Why the Beach Is So Much Grosser Than You Thought
“Beach goers should be aware of the health implications of contaminated beach sand, and should not assume that sand is always safe."
With all the news reports—about everything from shark activity to "flesh-eating" bacteria—the ocean is getting a lot of nasty press this summer. But, actually, it may be the sand that's the ickier part of the beach, according to a new study in the journal Environmental Science & Technology. It harbors far more fecal bacteria (yes, that means poop) than the water.
“Beach goers should be aware of the health implications of contaminated beach sand, and should not assume that sand is always safe,” lead researcher Tao Yan, PhD, explained to Health.
It turns out that previous studies have shown that the sand is actually grosser compared to the water; it often has 10 to 100 times the fecal bacteria than the water, the study authors note.
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For the most recent investigation, however, Yan and his team wanted to understand why.
In a lab, the researchers created a set up of three "microcosms" using samples from three Hawaii beaches, including sand and seawater normally found in those places, and then contaminated them with fecal bacteria commonly found on beaches. They then watched the samples to see how the bacteria populations changed over time. Ultimately they found that the decay process of harmful bacteria was much slower in the beach sand than in the water, which might explain why sand seems to be more of a hotbed.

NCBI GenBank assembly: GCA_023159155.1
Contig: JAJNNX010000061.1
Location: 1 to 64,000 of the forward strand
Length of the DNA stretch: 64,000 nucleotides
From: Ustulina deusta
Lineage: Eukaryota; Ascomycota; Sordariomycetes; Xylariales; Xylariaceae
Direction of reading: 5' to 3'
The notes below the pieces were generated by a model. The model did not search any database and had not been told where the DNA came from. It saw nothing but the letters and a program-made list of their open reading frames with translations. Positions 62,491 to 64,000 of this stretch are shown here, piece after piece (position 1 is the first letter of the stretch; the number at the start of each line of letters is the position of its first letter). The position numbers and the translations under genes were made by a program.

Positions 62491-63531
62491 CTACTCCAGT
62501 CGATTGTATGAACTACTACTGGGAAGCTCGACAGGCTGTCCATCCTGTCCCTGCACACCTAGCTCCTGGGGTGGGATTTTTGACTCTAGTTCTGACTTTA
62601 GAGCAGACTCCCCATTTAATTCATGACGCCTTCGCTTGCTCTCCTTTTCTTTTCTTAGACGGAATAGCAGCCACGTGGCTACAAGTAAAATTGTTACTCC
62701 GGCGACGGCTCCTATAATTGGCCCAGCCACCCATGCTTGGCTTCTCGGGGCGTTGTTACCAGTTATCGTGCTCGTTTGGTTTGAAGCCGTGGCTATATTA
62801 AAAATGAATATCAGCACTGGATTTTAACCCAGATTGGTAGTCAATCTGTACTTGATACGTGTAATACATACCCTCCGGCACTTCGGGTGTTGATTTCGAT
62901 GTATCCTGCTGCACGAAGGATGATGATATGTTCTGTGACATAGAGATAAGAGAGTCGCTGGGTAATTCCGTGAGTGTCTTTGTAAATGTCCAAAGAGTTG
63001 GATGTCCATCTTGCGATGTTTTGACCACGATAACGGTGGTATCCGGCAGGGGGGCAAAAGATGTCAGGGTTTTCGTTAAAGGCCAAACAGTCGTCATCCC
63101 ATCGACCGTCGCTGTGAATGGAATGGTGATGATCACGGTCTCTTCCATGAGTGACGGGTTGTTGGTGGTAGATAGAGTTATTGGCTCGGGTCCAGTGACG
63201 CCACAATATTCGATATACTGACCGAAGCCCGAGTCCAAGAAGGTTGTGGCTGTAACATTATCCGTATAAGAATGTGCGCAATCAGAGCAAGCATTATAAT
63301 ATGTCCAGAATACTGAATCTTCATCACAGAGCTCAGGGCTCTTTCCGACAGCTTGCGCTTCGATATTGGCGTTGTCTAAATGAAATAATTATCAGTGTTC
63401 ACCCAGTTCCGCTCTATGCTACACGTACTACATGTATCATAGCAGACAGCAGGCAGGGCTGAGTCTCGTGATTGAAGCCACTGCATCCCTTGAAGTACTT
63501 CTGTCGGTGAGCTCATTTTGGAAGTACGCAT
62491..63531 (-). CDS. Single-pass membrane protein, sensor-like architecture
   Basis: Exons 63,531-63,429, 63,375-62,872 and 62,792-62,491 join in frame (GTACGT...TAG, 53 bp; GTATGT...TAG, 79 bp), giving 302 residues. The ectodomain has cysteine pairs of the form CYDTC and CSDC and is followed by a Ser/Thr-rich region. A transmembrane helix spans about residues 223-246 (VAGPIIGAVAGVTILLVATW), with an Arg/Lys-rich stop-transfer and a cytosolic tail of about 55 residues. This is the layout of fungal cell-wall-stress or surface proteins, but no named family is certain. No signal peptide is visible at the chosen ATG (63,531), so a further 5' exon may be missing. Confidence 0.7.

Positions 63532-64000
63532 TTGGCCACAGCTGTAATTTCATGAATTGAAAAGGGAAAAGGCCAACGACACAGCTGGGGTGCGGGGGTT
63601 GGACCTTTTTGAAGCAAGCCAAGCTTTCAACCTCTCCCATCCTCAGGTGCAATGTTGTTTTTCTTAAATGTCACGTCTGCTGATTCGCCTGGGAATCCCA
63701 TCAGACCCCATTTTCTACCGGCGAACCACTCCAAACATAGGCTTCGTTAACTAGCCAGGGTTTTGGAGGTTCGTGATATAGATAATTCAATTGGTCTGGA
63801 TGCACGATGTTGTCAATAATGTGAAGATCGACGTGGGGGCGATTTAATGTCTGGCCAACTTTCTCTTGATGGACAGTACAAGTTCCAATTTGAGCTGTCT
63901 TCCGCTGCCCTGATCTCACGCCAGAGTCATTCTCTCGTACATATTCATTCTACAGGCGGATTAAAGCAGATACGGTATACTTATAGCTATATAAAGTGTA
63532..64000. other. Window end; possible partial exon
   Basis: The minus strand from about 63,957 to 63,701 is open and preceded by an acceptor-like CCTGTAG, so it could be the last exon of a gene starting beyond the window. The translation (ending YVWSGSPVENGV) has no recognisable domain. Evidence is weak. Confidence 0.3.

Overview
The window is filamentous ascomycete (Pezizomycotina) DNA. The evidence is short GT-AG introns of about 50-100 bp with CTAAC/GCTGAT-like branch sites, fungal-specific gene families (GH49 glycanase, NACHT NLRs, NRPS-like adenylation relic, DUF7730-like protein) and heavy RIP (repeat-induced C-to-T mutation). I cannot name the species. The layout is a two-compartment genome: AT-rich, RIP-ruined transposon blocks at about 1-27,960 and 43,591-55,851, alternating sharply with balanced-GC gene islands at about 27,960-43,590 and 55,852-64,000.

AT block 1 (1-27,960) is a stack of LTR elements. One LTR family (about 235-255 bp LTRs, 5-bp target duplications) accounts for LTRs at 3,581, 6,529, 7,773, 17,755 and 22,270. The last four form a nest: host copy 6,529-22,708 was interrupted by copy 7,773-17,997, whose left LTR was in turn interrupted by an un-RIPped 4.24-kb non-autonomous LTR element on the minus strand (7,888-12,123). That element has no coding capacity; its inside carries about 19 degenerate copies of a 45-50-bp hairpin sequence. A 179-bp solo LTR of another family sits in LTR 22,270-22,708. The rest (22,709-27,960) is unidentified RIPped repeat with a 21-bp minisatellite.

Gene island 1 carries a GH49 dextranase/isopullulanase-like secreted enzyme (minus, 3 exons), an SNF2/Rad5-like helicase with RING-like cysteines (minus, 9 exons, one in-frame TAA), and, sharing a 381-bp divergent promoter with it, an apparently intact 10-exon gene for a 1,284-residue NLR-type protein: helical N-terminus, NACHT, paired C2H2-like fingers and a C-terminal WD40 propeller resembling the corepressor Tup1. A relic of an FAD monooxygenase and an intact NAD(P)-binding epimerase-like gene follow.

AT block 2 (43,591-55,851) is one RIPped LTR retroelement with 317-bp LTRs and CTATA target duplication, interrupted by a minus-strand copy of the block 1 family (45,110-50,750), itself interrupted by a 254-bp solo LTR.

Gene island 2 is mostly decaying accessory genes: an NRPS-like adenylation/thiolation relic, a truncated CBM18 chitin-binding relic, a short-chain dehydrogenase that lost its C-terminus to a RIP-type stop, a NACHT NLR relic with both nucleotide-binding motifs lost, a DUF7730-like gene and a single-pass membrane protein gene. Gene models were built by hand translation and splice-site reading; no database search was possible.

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But can this bacteria really hurt you? A 2012 study in the journal Epidemiology suggests that yep, it's possible dirty sand can make you sick. The researchers analyzed sand samples from two beaches (one in Alaska and one in Rhode Island) within two miles of waste-water treatment facilities. Then, they surveyed nearly 5,000 visitors to those beaches, and found that those who played in the sand or got buried in the sand were more likely to develop diarrhea, nausea, vomiting, or other GI upset in the weeks after their visit.
Still, researchers insist their findings are no reason to quit the beach all together—just take the obvious precautions.
"The symptoms we observed are usually mild and should not deter people from enjoying the beach, but they should consider washing their hands or using a hand sanitizer after playing in the sand or water," senior author Timothy Wade, PhD, said in a U.S. Environmental Protection Agency press release.
Also, rinsing off in the public access showers ASAP, and following that with a good shower at home after a day at the beach might not be a bad idea either. Just sayin'.
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